This is what happens after they lose count of the missions they’ve run together. This is what happens after they celebrate their one-year anniversary of working together by getting sloppy drunk and laughingly evading cops due to a bar fight Eames started on Arthur’s behalf and Arthur finished for both their sakes. This is what happens after Arthur winds up in the hospital with a stab wound in his back because they both missed the third man at the hand-off and Eames waits until after surgery, until after the staff declare the John Doe out of critical danger to secret Arthur out to his chemist pal Yusuf and then leaves him there for three months while Eames ducks away before Arthur’s dark eyes can see the fear he felt, sitting vulnerable in a hospital waiting room with Arthur’s blood on his clothes, trying to hide from any police, worried Arthur would die.

This is what happens when Arthur tracks Eames down and wakes him with a gun to his head, if you ever leave me again for my own good, I will kill you.


Sometimes Arthur gets drunk with no rhyme or reason. Eames is still working on that, he is an observer of people, he will figure this out. Sometimes Arthur apologizes for all the lovers Eames had before, anybody and everybody that broke Eames’s heart. Sometimes he apologizes to his lost squad, those Americans in their uniforms crumpled in the dust, because he was the only survivor. Sometimes he sits silent and white-knuckled until Eames says his name and then he unfolds, tension bleeding off him like the smell of alcohol.

They go to a bar in L.A. and find the exits and then find a nice quiet table for them. Arthur’s been rubbing at his wrists all evening; it’s been a week since Eames was waiting for a second knife to slit the guard’s throat and nothing happened, he stalked the hallways, killing the few guards as he found them before he burst into another room to find Arthur chained to a wall, unconscious. The look in his eyes was pure panic when Eames woke him, coughing around Eames’s name, I was too late, too late, Eames, I was too late.

And Eames tried to tell him, No, Arthur, no, I was too late, look at you, but he couldn’t find the words, half-carrying Arthur out of that hellhole.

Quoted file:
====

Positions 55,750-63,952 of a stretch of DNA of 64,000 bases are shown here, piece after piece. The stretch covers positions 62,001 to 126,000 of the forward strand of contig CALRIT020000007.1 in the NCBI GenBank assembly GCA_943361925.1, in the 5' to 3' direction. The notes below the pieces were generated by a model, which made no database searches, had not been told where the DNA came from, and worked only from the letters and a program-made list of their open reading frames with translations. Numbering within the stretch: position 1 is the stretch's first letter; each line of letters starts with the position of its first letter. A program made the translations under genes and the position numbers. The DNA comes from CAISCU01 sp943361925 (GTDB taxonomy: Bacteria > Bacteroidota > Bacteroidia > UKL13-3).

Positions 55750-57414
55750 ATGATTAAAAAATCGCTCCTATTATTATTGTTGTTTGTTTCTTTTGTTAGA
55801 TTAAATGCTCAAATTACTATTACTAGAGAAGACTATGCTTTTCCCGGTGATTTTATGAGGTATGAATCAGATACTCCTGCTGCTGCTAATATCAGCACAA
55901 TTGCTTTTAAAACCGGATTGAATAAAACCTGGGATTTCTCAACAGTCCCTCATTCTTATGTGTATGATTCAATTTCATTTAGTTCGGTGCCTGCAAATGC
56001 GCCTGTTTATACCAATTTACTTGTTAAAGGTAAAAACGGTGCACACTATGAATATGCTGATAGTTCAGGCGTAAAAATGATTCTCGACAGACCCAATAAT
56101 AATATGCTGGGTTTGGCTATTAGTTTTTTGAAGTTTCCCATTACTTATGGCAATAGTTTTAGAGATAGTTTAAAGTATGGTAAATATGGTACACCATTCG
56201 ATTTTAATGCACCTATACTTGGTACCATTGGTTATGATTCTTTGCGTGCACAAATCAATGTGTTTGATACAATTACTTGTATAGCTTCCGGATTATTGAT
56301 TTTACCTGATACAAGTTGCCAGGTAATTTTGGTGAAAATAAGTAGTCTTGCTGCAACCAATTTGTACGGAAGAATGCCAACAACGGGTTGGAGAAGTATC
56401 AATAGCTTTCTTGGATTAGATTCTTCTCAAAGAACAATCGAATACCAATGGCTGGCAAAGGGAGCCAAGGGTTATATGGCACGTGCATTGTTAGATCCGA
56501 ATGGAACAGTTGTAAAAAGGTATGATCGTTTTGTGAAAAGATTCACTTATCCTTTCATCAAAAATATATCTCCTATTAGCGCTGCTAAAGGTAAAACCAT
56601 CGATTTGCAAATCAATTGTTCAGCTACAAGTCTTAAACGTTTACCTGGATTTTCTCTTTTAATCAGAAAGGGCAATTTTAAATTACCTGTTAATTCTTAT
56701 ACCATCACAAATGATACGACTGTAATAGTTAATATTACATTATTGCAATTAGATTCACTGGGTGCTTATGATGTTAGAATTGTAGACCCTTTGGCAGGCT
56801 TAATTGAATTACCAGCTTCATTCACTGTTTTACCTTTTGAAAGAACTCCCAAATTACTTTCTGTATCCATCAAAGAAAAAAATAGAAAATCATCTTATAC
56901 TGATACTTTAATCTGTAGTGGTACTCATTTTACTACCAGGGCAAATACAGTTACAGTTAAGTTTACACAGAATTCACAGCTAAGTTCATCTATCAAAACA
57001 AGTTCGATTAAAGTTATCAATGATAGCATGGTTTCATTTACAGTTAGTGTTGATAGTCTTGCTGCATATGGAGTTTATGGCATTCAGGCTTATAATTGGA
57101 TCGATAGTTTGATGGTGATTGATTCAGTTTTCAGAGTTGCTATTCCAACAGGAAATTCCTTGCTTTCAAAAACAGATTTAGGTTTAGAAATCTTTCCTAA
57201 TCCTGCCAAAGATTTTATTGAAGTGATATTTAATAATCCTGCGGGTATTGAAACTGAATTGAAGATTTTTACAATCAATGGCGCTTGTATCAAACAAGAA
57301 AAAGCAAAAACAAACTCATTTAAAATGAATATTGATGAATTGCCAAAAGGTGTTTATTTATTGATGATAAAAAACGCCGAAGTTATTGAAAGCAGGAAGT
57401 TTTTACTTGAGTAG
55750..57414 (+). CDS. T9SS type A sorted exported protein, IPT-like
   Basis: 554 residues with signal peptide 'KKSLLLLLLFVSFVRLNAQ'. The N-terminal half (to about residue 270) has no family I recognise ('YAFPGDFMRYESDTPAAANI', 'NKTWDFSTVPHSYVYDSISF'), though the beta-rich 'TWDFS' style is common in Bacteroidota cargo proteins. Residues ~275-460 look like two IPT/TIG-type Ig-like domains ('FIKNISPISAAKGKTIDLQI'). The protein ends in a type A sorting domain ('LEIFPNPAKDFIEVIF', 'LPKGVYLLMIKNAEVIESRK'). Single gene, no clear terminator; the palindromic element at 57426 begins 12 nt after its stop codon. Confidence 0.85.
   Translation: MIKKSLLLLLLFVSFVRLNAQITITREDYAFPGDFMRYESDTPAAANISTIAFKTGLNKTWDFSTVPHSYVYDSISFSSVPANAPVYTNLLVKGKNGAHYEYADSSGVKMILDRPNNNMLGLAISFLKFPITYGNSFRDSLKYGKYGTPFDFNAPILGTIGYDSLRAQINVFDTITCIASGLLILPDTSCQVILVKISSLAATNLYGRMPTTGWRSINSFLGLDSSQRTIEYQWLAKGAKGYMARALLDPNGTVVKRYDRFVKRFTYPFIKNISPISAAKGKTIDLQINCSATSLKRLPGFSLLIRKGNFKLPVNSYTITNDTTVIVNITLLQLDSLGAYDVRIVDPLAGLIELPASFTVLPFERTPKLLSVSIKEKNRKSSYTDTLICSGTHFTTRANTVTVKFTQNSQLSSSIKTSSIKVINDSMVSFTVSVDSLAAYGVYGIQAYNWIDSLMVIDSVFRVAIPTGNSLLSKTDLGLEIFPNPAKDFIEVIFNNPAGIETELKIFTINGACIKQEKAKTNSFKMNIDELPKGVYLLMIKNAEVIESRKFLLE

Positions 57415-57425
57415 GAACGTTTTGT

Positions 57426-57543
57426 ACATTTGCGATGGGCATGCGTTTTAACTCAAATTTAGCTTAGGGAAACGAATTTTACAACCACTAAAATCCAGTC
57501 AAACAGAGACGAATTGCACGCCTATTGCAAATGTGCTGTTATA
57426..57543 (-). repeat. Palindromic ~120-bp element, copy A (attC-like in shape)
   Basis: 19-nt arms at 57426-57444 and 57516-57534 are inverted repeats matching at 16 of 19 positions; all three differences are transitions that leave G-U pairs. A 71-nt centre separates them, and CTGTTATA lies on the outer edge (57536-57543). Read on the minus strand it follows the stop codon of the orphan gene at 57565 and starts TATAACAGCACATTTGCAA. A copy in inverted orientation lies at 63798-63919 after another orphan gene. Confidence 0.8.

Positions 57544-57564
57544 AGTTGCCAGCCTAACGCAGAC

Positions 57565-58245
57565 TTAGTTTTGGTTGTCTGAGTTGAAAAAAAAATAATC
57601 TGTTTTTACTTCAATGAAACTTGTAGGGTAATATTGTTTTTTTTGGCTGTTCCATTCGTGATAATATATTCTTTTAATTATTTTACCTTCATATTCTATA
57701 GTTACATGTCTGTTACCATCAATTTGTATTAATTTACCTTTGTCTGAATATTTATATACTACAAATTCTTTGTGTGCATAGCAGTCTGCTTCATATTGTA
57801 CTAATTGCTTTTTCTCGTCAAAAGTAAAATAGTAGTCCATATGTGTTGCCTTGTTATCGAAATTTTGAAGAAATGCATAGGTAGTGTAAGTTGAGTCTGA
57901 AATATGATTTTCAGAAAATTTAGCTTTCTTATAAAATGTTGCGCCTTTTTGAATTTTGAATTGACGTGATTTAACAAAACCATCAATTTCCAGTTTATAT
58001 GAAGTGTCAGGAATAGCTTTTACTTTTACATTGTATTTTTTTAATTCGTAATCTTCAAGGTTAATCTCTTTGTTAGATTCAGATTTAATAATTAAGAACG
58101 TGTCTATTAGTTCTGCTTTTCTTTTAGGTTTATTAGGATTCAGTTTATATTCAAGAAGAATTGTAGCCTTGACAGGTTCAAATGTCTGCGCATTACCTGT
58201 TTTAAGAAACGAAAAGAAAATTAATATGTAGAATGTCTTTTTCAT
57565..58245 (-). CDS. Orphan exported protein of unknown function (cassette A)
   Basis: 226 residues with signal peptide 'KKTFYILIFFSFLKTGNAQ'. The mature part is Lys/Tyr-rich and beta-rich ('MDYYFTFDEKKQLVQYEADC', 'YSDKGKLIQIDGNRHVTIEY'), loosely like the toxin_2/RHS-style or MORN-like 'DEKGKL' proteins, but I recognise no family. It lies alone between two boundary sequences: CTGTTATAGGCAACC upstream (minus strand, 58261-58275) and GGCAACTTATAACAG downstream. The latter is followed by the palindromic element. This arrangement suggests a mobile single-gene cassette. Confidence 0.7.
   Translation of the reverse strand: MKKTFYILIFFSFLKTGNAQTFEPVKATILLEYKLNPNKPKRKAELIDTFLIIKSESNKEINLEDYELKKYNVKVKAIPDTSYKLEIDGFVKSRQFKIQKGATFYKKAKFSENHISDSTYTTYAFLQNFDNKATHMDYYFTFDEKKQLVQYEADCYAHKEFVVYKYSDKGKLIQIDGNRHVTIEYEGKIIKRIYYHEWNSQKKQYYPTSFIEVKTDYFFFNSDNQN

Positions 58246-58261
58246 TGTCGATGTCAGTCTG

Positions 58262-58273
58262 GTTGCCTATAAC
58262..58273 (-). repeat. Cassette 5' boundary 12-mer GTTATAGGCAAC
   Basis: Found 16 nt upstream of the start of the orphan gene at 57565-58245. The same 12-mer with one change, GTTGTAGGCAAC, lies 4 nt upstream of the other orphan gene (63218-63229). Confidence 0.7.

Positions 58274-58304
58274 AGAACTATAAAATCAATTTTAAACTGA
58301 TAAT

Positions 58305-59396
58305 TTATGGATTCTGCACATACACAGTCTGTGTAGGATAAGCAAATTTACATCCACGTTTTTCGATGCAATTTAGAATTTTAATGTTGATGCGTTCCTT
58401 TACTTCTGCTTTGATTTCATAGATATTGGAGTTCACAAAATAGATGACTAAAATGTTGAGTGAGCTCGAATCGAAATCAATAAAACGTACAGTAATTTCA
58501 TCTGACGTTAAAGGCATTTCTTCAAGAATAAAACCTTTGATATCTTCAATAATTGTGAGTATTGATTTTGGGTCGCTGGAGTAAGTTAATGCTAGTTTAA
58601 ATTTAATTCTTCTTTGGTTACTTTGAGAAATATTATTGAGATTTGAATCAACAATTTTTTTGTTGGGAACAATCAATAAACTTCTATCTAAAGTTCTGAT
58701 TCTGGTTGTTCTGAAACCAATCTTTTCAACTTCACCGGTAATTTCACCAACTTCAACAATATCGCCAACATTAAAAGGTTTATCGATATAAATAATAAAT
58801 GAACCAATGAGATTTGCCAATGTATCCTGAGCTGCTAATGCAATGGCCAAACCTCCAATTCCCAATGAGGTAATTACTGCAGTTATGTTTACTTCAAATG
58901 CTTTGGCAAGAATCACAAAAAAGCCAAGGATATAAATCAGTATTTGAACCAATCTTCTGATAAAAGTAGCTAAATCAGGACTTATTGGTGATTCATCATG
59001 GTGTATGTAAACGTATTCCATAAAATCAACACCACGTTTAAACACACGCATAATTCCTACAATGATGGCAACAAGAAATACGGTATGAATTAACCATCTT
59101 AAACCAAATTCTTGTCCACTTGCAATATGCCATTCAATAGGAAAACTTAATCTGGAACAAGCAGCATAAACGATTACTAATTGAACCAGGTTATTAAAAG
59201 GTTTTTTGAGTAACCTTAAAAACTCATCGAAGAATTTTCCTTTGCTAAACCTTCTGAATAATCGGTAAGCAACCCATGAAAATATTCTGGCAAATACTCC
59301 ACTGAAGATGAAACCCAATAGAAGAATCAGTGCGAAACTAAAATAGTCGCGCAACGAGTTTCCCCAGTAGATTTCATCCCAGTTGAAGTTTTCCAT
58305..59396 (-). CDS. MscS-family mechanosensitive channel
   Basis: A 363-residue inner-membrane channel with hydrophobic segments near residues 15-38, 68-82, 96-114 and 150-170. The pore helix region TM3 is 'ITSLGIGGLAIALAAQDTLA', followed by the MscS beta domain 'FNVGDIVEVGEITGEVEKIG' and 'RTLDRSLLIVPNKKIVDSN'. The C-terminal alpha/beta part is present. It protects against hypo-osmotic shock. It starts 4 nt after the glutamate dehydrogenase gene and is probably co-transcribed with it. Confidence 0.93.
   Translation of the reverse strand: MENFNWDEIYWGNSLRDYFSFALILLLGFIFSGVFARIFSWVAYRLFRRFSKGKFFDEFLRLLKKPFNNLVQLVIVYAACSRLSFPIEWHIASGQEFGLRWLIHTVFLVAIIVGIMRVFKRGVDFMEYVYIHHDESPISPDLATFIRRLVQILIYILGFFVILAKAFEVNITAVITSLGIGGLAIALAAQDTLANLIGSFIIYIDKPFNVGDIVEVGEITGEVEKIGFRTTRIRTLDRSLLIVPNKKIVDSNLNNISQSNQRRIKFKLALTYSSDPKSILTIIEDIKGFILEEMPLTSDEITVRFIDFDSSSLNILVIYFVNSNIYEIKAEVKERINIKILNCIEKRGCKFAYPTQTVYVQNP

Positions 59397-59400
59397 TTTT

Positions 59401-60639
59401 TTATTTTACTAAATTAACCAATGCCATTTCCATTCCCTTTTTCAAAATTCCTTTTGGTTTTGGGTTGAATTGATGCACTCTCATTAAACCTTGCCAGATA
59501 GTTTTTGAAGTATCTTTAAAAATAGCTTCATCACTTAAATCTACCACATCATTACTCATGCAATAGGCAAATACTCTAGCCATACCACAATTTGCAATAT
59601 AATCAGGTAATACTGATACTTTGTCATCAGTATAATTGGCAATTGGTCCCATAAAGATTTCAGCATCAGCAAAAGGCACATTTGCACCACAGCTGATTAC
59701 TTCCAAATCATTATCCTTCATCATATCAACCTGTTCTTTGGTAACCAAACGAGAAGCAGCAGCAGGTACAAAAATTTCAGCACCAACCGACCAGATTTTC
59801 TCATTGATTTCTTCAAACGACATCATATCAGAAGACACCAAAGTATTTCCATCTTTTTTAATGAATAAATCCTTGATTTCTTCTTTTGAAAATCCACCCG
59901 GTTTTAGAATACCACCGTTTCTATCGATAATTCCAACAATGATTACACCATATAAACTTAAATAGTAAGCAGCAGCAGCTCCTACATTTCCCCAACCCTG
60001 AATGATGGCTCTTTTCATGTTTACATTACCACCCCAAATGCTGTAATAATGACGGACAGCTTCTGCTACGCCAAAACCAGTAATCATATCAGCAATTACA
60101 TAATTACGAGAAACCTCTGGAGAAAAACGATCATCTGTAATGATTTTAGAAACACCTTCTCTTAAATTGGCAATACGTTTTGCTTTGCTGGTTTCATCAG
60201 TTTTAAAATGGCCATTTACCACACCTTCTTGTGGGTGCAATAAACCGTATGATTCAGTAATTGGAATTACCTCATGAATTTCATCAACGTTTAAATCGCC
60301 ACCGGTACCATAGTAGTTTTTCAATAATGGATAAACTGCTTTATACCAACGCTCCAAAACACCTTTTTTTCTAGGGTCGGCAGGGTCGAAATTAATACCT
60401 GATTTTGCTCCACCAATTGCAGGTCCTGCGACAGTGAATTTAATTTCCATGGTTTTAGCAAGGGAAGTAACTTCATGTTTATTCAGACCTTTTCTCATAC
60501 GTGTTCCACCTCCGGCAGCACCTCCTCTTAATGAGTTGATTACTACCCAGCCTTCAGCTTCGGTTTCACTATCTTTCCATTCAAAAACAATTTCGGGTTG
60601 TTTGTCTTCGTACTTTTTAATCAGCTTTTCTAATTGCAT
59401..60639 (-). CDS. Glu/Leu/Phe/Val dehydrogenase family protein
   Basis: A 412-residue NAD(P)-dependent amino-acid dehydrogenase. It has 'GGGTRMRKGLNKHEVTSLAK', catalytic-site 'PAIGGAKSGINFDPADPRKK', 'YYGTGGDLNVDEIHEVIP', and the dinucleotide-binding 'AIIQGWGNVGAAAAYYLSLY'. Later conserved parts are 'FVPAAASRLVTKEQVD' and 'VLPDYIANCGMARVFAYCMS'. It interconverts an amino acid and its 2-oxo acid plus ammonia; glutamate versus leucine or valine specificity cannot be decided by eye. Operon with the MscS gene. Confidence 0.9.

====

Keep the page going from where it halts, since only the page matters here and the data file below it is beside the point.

Eames is all for drinking away one’s sorrows, but this is Arthur and he’s going to watch him, make sure he goes slow; bar fights are fun, but tonight, the air is wrong, there’s a smell of old blood somewhere and sirens keep going off blocks away.

Arthur drinks, knee pressed against Eames, flipping bottle caps with his fingers because they get their beer still capped; the waitress shrugs and says, Whatever you need, fellas, when Eames tries to explain about the freshness of beer and the sanctity of flavor instead of scaring her about being drugged and kidnapped.

He runs a cap over his knuckles like a coin and Eames takes one, pressing it into his palm, making it disappear and reappear out of his sleeves, pockets, Arthur’s hair.

“One time, this guy hired me,” Arthur says, words a little blurry. “All he gave me was a name: Brian Zao.”

Eames nods, sips his beer, clinks the bottle against the empties.

“Brian Zao turned out to be a kid. A kid, Eames, fourteen years old. A fucking kid. So I look into it, dig deeper. He wasn’t a prodigy, wasn’t a threat to global security, wasn’t about to invent some zombie virus or mind-control nanotechnology or some sci-fi shit. He didn’t stumble across a mob hit or steal someone’s briefcase full of bomb plans. He was a B student, living with his mom in a five-story walk-up in the Bronx, delivered Chinese food and I couldn’t get it. Didn’t make sense.”